OTTAWA -- All Duncan MacDonald wanted was to invite some kids to a baseball game.
He asks that I remember this, as he begins to tell his story.
“This wasn’t supposed to be about language,” he explains. “This was about having kids come out to the ball park.”
MacDonald is general manager for the Ottawa Fat Cats, Ottawa’s semi-pro baseball team.
The team plays in the Intercounty Baseball League, out at Ottawa Stadium. This will be their second year in operation.
Always looking for ways to bring more people out to the ball park, MacDonald is promoting a “school day” this year. The Ottawa 67s have a similar event, and it has proven extremely popular.
Basically, the Fat Cats offer discounted tickets to Ottawa’s various school boards. (The discount is actually ridiculous — $4 for a ticket, six for a ticket and a box lunch.)
The game is on May 24, at 11 a.m., so it is like a field trip for the kids.
The Fat Cats will also have a barbecue for teachers and parents who come out to help.
In January, the team approached Ottawa’s various school boards and asked if a flyer, advertising the event, could be distributed at their schools.
Some school boards were quick to say yes. Already, the flyers have been distributed at schools like St, Pius X, St. Peter’s and Holy Trinity.
One school board, however, was just as quick to say no — Conseil des écoles publiques de l’Est de l’Ontario (CEPEO).
The board representing French public schools in Eastern Ontario turned down the offer — not because it didn’t like baseball — but because the Fat Cat’s flyer, written in French, was not grammatically correct.
“I was pretty taken aback when we were turned down,” remembers MacDonald. “All I was doing was asking the board if their kids wanted to come out and see a baseball game. I didn’t think I was writing a test.”
The school board, for its part, insists it was the right thing to do, turning down the offer to attend school day at Ottawa Stadium.
“We receive about 140 requests a year to distribute advertisements through our schools,” says board spokesperson Marilyne Guèvremont. “We have an educational mandate to promote the French language.
“How can we meet that mandate if we let flyers with all sorts of mistakes be distributed at our schools?”
Duncan insists the mistakes in the flyers were minimal — a couple of missing accents for the most part — but he accepted the school board’s decision. It was, he says, their call. Better luck next year.
So he was surprised when a month later he received an e-mail from all three French school boards in Eastern Ontario, asking him for money.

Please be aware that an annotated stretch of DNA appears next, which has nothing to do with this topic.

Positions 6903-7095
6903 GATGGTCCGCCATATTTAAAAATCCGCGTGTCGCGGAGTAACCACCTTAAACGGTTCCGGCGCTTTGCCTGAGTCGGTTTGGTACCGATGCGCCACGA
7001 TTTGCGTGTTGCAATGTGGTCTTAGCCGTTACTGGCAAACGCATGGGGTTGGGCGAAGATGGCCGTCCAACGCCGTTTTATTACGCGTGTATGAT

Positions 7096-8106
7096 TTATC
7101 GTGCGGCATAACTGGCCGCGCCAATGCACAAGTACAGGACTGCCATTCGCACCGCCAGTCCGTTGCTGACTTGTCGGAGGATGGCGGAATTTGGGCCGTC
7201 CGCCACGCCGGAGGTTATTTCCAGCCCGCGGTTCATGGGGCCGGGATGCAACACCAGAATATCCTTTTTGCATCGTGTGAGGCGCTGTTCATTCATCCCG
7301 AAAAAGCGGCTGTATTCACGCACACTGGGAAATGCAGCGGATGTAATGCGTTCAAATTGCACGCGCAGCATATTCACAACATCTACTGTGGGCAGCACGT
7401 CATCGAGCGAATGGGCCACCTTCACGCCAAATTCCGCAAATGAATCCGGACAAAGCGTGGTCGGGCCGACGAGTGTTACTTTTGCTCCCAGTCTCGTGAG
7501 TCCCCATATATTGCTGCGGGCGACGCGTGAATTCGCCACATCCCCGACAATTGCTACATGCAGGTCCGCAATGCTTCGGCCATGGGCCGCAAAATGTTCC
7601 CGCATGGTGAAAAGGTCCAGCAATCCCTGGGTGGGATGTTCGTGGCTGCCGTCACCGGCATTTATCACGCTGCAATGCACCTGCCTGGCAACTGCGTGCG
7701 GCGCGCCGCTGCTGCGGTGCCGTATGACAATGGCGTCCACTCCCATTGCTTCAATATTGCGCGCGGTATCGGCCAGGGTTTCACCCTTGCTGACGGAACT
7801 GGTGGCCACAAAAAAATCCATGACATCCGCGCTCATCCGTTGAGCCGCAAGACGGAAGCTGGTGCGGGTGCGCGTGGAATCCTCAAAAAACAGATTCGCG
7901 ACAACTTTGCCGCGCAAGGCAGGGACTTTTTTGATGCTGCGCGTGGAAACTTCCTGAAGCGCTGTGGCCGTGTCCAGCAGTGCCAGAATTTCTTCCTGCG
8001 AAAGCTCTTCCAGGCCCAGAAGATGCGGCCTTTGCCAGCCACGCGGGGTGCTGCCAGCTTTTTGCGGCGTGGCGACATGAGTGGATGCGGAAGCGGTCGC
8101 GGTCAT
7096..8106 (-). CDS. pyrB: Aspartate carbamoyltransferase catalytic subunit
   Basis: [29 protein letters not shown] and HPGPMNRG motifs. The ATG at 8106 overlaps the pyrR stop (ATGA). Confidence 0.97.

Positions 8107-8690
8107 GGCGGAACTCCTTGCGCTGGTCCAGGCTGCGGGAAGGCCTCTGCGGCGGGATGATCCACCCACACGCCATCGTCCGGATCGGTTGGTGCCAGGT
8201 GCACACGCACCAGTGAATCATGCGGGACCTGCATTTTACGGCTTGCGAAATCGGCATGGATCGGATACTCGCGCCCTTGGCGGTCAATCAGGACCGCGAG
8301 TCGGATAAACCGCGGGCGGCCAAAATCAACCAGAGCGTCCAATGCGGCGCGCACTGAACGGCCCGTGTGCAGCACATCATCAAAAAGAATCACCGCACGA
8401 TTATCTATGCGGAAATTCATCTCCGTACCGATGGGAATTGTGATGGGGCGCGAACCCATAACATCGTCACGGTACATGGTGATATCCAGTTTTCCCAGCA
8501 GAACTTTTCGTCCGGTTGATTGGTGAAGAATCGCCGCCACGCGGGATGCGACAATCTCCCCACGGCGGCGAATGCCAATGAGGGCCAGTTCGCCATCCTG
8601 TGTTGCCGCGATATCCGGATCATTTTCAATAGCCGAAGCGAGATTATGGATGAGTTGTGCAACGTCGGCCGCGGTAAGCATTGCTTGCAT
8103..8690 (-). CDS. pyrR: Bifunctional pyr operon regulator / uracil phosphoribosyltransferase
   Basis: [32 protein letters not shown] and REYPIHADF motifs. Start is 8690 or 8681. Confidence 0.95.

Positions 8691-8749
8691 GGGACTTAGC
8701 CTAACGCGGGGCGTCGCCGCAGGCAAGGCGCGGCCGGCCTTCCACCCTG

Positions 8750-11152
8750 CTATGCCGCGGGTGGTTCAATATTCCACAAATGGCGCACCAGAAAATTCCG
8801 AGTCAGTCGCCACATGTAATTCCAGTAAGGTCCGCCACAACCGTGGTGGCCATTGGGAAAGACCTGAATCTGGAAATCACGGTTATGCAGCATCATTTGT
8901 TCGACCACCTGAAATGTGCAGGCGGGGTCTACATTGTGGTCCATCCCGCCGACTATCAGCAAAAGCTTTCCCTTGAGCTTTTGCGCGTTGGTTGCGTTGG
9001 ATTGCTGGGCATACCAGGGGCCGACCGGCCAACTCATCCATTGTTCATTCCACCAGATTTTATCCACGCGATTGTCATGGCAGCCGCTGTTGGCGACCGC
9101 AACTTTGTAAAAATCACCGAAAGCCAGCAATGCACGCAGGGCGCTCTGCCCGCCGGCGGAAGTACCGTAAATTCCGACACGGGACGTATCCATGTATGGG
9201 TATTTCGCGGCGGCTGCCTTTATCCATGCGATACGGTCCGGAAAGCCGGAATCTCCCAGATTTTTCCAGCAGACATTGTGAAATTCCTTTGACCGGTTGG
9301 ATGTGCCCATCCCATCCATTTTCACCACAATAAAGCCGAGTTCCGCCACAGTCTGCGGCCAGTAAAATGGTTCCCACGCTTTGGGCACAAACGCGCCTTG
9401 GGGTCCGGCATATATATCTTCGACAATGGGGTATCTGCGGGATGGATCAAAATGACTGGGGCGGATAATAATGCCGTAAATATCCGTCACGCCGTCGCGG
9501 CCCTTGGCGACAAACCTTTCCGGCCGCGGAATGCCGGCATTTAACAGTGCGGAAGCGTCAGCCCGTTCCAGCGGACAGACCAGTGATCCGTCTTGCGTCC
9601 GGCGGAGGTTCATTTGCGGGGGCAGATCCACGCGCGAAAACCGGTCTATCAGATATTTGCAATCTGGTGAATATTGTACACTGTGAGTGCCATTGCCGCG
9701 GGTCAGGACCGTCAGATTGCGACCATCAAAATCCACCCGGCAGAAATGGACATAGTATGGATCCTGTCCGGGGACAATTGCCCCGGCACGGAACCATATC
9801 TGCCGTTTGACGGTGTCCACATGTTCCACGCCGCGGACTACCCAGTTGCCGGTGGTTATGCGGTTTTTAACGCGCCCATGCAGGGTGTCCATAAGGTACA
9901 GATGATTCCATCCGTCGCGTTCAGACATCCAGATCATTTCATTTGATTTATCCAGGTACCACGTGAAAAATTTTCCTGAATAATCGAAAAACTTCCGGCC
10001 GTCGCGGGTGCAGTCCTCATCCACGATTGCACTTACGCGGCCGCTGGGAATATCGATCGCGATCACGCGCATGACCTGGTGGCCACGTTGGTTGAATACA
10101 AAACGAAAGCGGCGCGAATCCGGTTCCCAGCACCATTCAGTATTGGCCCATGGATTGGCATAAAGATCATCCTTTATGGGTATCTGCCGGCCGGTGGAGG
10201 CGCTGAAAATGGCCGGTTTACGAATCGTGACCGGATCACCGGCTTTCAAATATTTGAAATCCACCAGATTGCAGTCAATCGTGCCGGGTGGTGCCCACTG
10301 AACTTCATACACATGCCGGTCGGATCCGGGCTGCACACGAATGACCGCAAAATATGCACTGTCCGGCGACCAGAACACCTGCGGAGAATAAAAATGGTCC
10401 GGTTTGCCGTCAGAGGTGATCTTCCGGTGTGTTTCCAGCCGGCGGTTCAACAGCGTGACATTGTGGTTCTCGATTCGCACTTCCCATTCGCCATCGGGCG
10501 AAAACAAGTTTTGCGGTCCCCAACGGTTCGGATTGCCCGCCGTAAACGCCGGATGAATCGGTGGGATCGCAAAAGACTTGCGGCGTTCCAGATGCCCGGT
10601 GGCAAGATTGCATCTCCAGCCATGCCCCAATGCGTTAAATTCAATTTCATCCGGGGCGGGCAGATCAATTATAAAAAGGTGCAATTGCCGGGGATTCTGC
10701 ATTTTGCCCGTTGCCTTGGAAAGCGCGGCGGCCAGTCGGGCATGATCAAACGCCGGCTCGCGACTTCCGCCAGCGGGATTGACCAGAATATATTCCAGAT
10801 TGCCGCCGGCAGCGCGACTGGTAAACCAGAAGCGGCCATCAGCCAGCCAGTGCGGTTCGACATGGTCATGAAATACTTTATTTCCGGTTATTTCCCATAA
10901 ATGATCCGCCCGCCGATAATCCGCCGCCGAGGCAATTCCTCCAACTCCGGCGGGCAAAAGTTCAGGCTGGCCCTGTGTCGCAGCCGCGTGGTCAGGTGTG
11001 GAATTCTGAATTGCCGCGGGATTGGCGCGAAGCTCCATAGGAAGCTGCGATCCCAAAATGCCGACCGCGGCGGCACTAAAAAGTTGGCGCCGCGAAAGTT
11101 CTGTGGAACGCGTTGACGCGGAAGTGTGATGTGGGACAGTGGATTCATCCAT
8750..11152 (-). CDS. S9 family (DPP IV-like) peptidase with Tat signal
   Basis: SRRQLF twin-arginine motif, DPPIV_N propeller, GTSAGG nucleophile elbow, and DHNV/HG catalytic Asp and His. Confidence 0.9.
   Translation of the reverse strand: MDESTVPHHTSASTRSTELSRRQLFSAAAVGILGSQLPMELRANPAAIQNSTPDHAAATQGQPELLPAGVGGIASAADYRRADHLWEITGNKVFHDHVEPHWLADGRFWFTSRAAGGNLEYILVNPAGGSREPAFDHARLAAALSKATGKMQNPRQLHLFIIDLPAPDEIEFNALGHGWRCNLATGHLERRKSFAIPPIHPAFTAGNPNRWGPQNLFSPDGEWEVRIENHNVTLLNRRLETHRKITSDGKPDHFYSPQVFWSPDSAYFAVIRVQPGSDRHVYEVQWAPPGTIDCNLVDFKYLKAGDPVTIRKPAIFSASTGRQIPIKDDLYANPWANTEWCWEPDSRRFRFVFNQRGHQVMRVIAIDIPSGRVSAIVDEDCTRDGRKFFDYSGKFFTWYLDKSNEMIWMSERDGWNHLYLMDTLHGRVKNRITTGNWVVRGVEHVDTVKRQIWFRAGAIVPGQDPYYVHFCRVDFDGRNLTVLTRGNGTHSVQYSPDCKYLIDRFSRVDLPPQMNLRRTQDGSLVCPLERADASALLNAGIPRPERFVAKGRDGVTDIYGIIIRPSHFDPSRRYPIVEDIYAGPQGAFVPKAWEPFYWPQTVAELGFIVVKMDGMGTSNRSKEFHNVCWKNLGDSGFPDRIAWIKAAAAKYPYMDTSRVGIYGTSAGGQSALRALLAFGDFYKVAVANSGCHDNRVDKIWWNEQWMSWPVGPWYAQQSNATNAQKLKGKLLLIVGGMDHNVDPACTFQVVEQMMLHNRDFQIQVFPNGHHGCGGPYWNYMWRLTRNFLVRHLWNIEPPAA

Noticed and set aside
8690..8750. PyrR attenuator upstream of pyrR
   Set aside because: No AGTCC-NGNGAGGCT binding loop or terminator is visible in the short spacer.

Yes, after being told the baseball team wasn’t French enough for their students, the Fat Cats were now being told they were plenty good enough to fork over money or free tickets.
The e-mail came from the a group called CAPEO, a committee of the three French school boards — CEPEO as well as Conseil des écoles catholiques du Centre-Est (CECCE) and Conseil scolaire de district catholique de l’Est ontarien (CSDCEO) — set up to organize a banquet gala for the boards’ clerical staff.
That’s right, the request wasn’t even for money to help the students. Or the schools. The French boards wanted the Fat Cats to donate money — or free baseball tickets — for their secretaries.
“Now I’m getting a bit blown away,” says Duncan. “We’re not good enough for their kids, but we’re good enough to donate money for their secretaries?”
But it doesn’t stop there.
Intrigued by the e-mail, MacDonald wrote back and asked if he was understanding this properly. Could CAPEO send him some more information?
Which is when he received — you wouldn’t write this as fiction — the e-mail you see attached next to this column. The one that starts “Nicole transfert (sic) your –email to me” and ends with a plea for the Fat Cats to donate meeting space for next year’s banquet, as long as they have enough room “for some companies who exposed their products.”
Today, MacDonald is left scratching his head at the irony of it all. And wondering how things got so off track.
“Honestly, all we wanted to do was fill the ball park with kids” he says. “I wasn’t expecting all this language stuff.”
As for me, and although I don’t know how to translate this into French, of if there is an equivalent French expression, this story has reminded me of an old English adage.
It’s the one that has the pot calling the kettle black.